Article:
Source code
Best Practices C#

The Benefits of Writing Clean Code

Welcome to today’s post.

Today I will be discussing why as a developer you should be writing clean code.

In most of my posts I have been showing you how to develop a solution to a problem using various application frameworks and development tools, and code. I will be giving you an overview of what you should do as developer to ensure that your code is clean.

In the next section I will define what clean code is by providing a check list of minimum standards.

Defining Clean Code

What is clean code?

Clean code means that your code should satisfy the following minimum standards:

Each method or function should serve one purpose

This is part of what we all the single-responsibility part of the SOLID principle. We should adhere to this principle not just for classes, but also for functions and methods.

Methods and functions that perform multiples tasks should be split into multiple methods or functions or delegated into another class.  

Do not repeat the same code or logic in different places

Conditional structures and logic that achieves the same goal should be into a common shared class or helper methods. This will reduce the number of tests for our methods, increase code coverage and make the code more readable.

Making use of compiler features that allow lookup of shared references within the project allow for more effective refactoring. Use of the refactor into a method.. helper that is available in popular development environments such as Visual Studio and Visual Studio Code is quite useful. 

Eliminate excessively nested structures

Methods where we use multiple nested if .. else statements can be reduced further.



If (book.LoanBook() == BOOK_ALREADY_BOOKED)
	If (book.CheckStatus() == BOOK_LOANED)
	{$“Book {book.Name} has been loaned.”);
	log.error($”Book {book.Name} cannot be loaned.”);


catch (Exception ex)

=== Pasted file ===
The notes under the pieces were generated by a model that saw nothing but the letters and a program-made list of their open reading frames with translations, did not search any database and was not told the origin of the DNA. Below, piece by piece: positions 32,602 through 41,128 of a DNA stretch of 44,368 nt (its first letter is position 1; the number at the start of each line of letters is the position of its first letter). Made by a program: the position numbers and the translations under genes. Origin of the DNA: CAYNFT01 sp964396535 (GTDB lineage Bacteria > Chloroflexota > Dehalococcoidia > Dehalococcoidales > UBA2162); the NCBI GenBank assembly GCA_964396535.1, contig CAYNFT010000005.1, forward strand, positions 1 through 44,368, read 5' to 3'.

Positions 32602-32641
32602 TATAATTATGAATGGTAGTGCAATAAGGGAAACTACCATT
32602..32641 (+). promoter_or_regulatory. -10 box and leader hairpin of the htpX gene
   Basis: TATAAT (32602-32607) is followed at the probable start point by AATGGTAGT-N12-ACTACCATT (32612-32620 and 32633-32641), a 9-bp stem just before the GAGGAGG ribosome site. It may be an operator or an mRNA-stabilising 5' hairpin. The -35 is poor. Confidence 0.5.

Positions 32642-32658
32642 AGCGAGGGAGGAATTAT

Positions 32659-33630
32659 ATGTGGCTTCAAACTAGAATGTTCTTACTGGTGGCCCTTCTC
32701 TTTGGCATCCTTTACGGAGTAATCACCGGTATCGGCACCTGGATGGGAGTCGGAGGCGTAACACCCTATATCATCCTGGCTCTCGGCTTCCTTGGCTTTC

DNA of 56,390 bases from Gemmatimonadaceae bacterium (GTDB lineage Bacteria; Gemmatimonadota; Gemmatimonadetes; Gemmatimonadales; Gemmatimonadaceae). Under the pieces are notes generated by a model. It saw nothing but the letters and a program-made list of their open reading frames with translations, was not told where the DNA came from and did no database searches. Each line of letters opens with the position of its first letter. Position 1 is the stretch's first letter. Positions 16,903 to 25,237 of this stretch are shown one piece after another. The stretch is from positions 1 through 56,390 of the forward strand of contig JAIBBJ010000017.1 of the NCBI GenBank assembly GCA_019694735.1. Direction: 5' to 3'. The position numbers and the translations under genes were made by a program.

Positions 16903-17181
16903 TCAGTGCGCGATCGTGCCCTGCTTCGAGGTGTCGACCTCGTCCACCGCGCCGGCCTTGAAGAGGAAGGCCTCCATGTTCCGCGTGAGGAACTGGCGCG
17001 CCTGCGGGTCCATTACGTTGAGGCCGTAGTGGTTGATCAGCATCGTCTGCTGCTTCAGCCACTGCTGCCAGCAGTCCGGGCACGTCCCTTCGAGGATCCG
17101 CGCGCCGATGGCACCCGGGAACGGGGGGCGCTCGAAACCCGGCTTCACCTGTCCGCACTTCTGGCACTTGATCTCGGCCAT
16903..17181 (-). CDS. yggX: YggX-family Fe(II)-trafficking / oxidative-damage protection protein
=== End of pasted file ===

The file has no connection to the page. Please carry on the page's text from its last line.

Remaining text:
log.error($”Book {book.Name} cannot be loaned.”);

Reduce the number of function and method arguments

The greater the number of parameters in your methods or functions, the harder they are to test.  The number of unit test combinations for these functions and methods will be greater.

Where possible, encapsulate the parameters into classes, with the parameters being class members.

Remove all unused variables and methods in your code

Using a Linting tool to detect code smells within the code, including checking for unused variables, unreachable code, and unused methods.

Many development IDEs such as Visual Studio Code and Visual Studio have built-in linting tools that. Other code quality analysis tools such as Resharper, SonarLint, StyleCop and Roslyn can be installed as plug-ins to give continuous feedback on code quality issues.  

Ensure your variable, method and functions are named appropriately

Ensure your variable, method and functions are named appropriately, matching the intended purpose of your requirements. Use standard naming conventions when building variable, classes, and library names, using appropriate verbs and nouns in your names.

Example of a badly named variable:

int idx;

Example of a correctly named variable:

Int indexCounter;

Example of badly named class name:

public class logger1

Example of correctly named class name:

public class FileLogger

Example of badly named component name:


Example of correctly named component name: